Roads Less Travelled: Dott von Schneider’s Road Trip at Hedge Gallery
Before the SUV ruled America’s highways, before Uber and Lyft threatened the primacy of the family car, there was the Road Trip. Not that anyone called it that back when the Joad clan were fleeing the Dust Bowl. But from The Grapes of Wrath all the way through Jack Kerouac’s adventures, up to the sad moment when Chevy Chase and his family arrived at a shuttered Walley World, the Road Trip has been a defining American experience in literature, cinema, and daily life. For mixed media artist Dott von Schneider, one-tank family trips around Ohio were one of the great things about growing up, and along with later, longer journeys are a key to understanding the various two- and three-dimensional forms her art has taken over the past decade.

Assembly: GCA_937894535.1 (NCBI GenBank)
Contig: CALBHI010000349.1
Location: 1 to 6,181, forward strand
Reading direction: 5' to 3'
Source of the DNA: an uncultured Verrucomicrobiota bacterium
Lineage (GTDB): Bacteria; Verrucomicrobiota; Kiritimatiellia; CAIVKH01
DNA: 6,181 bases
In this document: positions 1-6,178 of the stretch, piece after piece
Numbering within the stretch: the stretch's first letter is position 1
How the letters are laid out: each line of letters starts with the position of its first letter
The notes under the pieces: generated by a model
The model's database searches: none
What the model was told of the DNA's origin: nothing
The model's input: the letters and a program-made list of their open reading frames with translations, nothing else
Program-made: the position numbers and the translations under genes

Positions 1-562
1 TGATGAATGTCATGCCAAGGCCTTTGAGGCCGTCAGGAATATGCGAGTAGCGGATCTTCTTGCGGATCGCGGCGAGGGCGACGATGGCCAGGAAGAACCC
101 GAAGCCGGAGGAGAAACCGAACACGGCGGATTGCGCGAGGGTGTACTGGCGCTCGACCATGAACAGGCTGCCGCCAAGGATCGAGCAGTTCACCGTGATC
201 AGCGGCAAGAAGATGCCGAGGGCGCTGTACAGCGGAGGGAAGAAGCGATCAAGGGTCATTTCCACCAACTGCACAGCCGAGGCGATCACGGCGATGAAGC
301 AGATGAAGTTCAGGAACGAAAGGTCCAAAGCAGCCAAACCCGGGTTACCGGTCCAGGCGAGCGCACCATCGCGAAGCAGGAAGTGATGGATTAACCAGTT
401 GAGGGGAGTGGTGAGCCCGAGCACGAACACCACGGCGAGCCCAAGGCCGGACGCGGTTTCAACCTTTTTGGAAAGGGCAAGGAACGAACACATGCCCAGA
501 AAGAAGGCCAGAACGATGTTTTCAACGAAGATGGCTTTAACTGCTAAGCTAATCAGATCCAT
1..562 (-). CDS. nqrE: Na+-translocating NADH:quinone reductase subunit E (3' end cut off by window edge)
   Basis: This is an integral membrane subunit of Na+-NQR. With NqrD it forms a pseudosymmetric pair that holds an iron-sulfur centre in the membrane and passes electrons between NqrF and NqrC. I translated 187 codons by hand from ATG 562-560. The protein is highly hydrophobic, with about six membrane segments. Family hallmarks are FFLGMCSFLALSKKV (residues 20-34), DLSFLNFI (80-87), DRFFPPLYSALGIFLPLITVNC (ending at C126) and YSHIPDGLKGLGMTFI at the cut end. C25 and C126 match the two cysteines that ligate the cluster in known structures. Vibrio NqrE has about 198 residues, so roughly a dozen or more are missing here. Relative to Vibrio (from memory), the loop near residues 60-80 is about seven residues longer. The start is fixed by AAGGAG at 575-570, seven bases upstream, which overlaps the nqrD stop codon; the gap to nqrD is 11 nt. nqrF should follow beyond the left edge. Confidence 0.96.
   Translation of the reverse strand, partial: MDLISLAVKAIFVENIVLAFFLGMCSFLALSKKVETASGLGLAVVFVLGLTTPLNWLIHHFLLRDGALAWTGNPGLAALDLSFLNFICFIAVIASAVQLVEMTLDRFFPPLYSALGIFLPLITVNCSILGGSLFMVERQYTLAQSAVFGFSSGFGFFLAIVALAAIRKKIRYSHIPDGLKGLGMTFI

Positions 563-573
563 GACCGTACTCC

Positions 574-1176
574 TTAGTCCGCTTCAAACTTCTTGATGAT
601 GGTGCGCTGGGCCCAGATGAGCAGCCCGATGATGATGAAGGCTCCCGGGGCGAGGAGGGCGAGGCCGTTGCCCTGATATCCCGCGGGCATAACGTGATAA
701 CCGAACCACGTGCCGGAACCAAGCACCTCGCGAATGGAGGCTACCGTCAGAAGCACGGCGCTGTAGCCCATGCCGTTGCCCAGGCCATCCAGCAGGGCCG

The big picture here can be found in a book that the artist grew up with: the Rand McNally Road Atlas. Google Maps or Siri may give voice to the road, but a physical map of geographical features does something more cognitively crucial. It draws lines, and those lines show more than just the route to follow. They show the world. Every map is an inset clipped from a larger, conceptual document that, like Borges’ fabled ancient map, grows in size as it increases in detail. A map, in combination with the magnifying powers of human consciousness, becomes what it shows; it doesn’t just tell you to do a U-turn at the next intersection. Yet as I hold it in my hands, and search, like a bird high above, for my own position on this paper plane, I can never entirely forget how invisibly small the human world really is.